Defense rests in Bill Cosby's retrial

The defense team in Bill Cosby's sexual assault retrial in Montgomery County, Pennsylvania, rested its case on Monday, paving the way for key closing arguments Tuesday.

"You now have all the evidence," Judge Steven T. O'Neill told the 12 primary and six alternate jurors, before advising they "rest up" in anticipation of closing arguments.

Seven men and five women, two African-Americans among them, will likely begin deliberations late Tuesday or on Wednesday morning.

The hard-fought, high-profile case was marked by colorful witnesses, devastating cross-examinations and heartbreaking claims of abuse.

Surprising new developments unfolded inside and outside of the courtroom, often on the same day.

Earlier on Monday, the comedian informed the judge that he would exercise his right not to testify in his own defense, the same choice he made at last summer's trial, which ended in a hung jury and a mistrial.

Cosby is charged with three counts of aggravated indecent assault for allegedly drugging and molesting Andrea Costand, the former director of operations for the women's basketball team at Temple University, where for years Cosby was a trustee and major financial donor.

He has pleaded not guilty and has denied ever drugging or assaulting anyone.

Of dozens of women who have come forward in recent years to accuse the entertainer of similar assaults stretching back to the 1960s, only Constand's allegations fall within the statute of limitations.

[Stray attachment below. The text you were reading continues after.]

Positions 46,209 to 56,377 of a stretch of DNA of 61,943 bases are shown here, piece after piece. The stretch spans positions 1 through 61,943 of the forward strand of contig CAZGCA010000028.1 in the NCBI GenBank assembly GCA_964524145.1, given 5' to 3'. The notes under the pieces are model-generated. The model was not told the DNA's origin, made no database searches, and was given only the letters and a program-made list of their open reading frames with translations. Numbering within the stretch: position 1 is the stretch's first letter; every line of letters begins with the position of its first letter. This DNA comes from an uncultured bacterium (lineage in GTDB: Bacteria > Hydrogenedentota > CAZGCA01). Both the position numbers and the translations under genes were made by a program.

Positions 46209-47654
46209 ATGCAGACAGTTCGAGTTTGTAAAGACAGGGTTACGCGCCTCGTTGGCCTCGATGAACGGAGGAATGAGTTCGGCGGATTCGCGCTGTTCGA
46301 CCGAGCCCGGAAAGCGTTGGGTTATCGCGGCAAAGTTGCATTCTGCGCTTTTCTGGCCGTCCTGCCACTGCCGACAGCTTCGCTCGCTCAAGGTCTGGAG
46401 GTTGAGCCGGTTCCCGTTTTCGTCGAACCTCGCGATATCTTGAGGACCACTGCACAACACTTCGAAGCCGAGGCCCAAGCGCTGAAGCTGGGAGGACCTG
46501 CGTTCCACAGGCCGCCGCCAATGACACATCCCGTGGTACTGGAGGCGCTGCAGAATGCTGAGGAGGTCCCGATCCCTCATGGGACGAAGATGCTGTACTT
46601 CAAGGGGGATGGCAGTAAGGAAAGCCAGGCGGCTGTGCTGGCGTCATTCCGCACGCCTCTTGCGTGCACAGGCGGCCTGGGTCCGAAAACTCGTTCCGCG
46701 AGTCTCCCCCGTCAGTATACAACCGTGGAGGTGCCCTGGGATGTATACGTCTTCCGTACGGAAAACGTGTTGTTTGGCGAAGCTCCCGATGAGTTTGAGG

During Monday morning's court session, the defense called two final witnesses to support their contention that Cosby wasn't at his Philadelphia estate in January 2004, the month during which Constand said she was assaulted.

Prosecutors pointed out that records of performances and flight logs from his private jet did not necessarily mean he wasn't in the Philadelphia area -- just that he hadn't performed or flown there.

This time around, the same prosecution team faced off against an entirely new defense team, led by celebrity attorney Tom Mesereau, who mounted a far more aggressive strategy in defending Cosby than the previous team by focusing on attacking the credibility of Constand.

It remains to be seen whether that more muscular strategy will pay off or backfire.

The primary difference between Cosby's first trial and his second was that at last summer's trial the judge in the case, O'Neill, allowed only one additional accuser to testify and support Constand's account, based on the prosecution's argument that it needed to show a common scheme or pattern to Cosby's alleged assault of Constand.

This time around, the judge allowed five such women to take the stand.

Another new element in this year's trial was O'Neill's decision to allow the testimony of Marguerite "Margo" Jackson, a former colleague of Constand's at Temple, who testified that Constand once mused about framing a celebrity. The judge had rejected her testimony in the first trial as hearsay. Constand has denied Jackson's claims.

Unlike last summer, when a parade of Cosby accusers turned up inside and outside the courthouse, just three steadfast accusers -- Victoria Valentino, Therese Serignese and Lili Bernard -- sat quietly in the back of the court for virtually every moment of the lengthy pre-trial motions process, the jury selection and the trial.

Cosby faces up to 10 years in prison for each count, if convicted.
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